CBC: Lawyers generally advise their clients - do you have any advice for your clients then?

Clark: Yes, my advice to them is that they are in the right. That when an independent and impartial tribunal looks at the words of the constitution, there is no question. Until there's a constitutional amendment those people at Gustafsen Lake are in the right - the police are in the wrong. That's simply what the law says.

CBC: All right Bruce Clark that's our time. Thank you for this.

Clark: Thank you.


Bail hearing for five camp protesters turns into wrestling match

Victoria Times Colonist
Saturday Sept 16, p. A1
Dirk Meissner, Times Colonist staff

[SISIS note: The following mainstream news article is provided for reference only. It may contain biased and distorted information and may be missing pertinent facts and/or context.]


Bruce Clark fought the law - and the law won.

The controversial Ottawa native-rights lawyer was handcuffed Friday and taken to a holding cell for the weekend after a bail hearing for five Gustafsen Lake protesters turned into a wrestling match.

"I'll see you in court in Williams Lake on Monday," said Provincial Court Judge Nick Friesen, who cited Clark for contempt.

It took seven Mounties and four sheriffs to corral a squirming and swearing Clark and remove him from the courtroom. Clark did not take kindly to being handcuffed from behind.

He dived under a table at the front of the courtroom and tried to resist police efforts to capture him.

All the while, he swore at police and rebuked the court system.

"This kangaroo court will not succeed," Clark said.

"Filthy god damn fascist goons. Just following orders is not an excuse for genocide since 1948."

The commotion began about 9:40 a.m., when Clark burst into the courtroom and demanded to speak.

"Open the God damn door," he shouted. "Who's the Crown attorney here? I'm sitting at the counsel table."

Clark's anger rose when he realized the courtroom had been locked and only the media, police, court staff and a few natives were present.

"Are you mad?" he said. "Since the Magna Carta, courtrooms have not been locked."

Friesen refused to allow Clark to continue, saying the lawyer was not a member of the Law Society of B.C. Clark, who said he was acting for his clients on a pro bono basis, threw a nine-page document at the judge.

The document was a notice of motion seeking the immediate release of the five people.

Clark said the police have denied him access to his clients and he has not been able to obtain "fresh instructions" from them.

He accused the court of being guilty of treason, fraud and complicity in genocide.

The struggle began when Clark told officers standing behind him to "back up".

That's when one of the officers handcuffed Clark and the wrestling ensued. Nobody appeared to be hurt.

Things returned to normal after Clark was escorted from the courtroom.

The doors were opened and the bail hearing for the five began. All are charged with mischief and forcible detainment.

Edward Dick, Glenn Denault and Sheila Ignace, who is related to rebel camp leader William Ignace, were released on their own recognizance. They will be back in court Oct. 3. Ronald Dionne and Brent Potulicki were remanded in custody and will return to court next Tuesday.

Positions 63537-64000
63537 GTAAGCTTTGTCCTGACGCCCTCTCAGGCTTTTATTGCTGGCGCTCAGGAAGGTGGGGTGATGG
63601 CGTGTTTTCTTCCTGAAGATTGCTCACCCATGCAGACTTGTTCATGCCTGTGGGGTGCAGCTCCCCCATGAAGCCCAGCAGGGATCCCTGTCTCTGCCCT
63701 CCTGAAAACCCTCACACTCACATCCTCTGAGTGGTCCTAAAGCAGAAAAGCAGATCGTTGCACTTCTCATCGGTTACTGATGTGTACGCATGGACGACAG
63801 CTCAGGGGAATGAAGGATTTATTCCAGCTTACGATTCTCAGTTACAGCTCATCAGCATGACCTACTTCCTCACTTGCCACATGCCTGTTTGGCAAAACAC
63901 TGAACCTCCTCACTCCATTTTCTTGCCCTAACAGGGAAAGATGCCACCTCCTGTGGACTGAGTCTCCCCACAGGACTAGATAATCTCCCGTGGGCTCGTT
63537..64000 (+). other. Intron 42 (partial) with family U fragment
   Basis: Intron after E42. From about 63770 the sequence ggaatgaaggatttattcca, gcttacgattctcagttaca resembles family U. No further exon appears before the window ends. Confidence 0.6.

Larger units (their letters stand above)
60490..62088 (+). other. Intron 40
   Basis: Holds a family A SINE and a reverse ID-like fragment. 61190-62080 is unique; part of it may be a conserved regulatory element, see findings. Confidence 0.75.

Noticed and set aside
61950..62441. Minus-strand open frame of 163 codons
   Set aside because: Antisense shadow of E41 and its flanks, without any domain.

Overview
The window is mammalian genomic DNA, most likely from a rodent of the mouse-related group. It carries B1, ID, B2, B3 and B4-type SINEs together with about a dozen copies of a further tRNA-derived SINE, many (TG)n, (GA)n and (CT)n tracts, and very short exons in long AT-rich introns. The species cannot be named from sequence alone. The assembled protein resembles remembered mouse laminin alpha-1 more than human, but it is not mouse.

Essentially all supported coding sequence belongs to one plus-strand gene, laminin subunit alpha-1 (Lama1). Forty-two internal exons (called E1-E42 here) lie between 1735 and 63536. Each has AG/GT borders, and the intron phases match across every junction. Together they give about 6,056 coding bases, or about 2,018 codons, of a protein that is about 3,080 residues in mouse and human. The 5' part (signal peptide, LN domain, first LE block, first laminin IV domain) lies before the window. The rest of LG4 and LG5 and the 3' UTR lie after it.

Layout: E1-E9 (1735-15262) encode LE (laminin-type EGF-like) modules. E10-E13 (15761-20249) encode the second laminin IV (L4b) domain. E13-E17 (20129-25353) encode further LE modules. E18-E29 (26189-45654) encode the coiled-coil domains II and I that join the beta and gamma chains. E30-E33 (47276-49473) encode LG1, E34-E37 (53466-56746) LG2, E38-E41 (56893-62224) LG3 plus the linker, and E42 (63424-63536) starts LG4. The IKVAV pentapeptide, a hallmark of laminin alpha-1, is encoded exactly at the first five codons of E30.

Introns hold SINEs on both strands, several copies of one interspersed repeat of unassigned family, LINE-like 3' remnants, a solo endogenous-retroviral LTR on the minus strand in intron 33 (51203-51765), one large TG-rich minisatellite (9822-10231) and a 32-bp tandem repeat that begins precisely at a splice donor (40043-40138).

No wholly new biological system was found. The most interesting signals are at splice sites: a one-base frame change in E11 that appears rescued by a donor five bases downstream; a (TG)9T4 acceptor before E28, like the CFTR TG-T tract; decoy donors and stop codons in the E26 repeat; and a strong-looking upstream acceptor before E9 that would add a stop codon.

RCMP Sgt. Peter Montague said Friday evening that Clark was behind bars at the 100 Mile House RCMP detachment. He will be transported to Williams Lake Monday.

Clark will also face charges of resisting arrest and assaulting a peace officer, Montague said.

Meanwhile, Shuswap negotiators were able to convince another native male to leave the camp at Gustafsen Lake, Montague said.

He said police were interviewing the man at headquarters at in 100 Mile House. His name was not released.

Montague said John Stevens, a Cree spiritual leader from Alberta, will enter the camp today to speak with the protesters.

Stevens is an acquaintance of Percy Rosette, the protester who brought the Sundance ceremony to 100 Mile House, Montague said.

The protesters, who call themselves defenders of the Shuswap, say the Gustafsen Lake site is sacred. Sundance ceremonies have been held there.

Earlier this week, Arvol Looking Horse, a Sioux holy man and keeper of the Sundance ceremony, met with the protesters in the camp.

Tom Dennis, a Shuswap spokesman, said Looking Horse was able to soften the tension surrounding the camp and move the peace process forward.


CBC Radio: Early Edition with Hal Wakes, October 19 / 95, 7:16 AM PST

- transcribed by Aboriginal Sovereignty Support Committee
[SISIS note: The following mainstream interview is provided for reference only. It may contain biased and distorted information and may be missing pertinent facts and/or context.]

HW: It's now sixteen minutes after seven o'clock. This is the Early Edition on CBC radio, 690 on the South Coast. My name is Hal Wakes.

HW: Native rights lawyer Bruce Clark failed to appear in a Williams Lake Court yesterday to face charges of Contempt of Court and assualting a police officer. The charges resulted from a scuffle in a Williams Lake courtroom last month. Clark is perhaps best know for representing the Gustafsen Lake rebels during their standoff with the RCMP last month. We've reached Bruce Clark in Amsterdam where he says he is living in exile.

HW: Good Morning.

BC: Good Morning.

HW: Why didn't you appear in court yesterday in Williams Lake?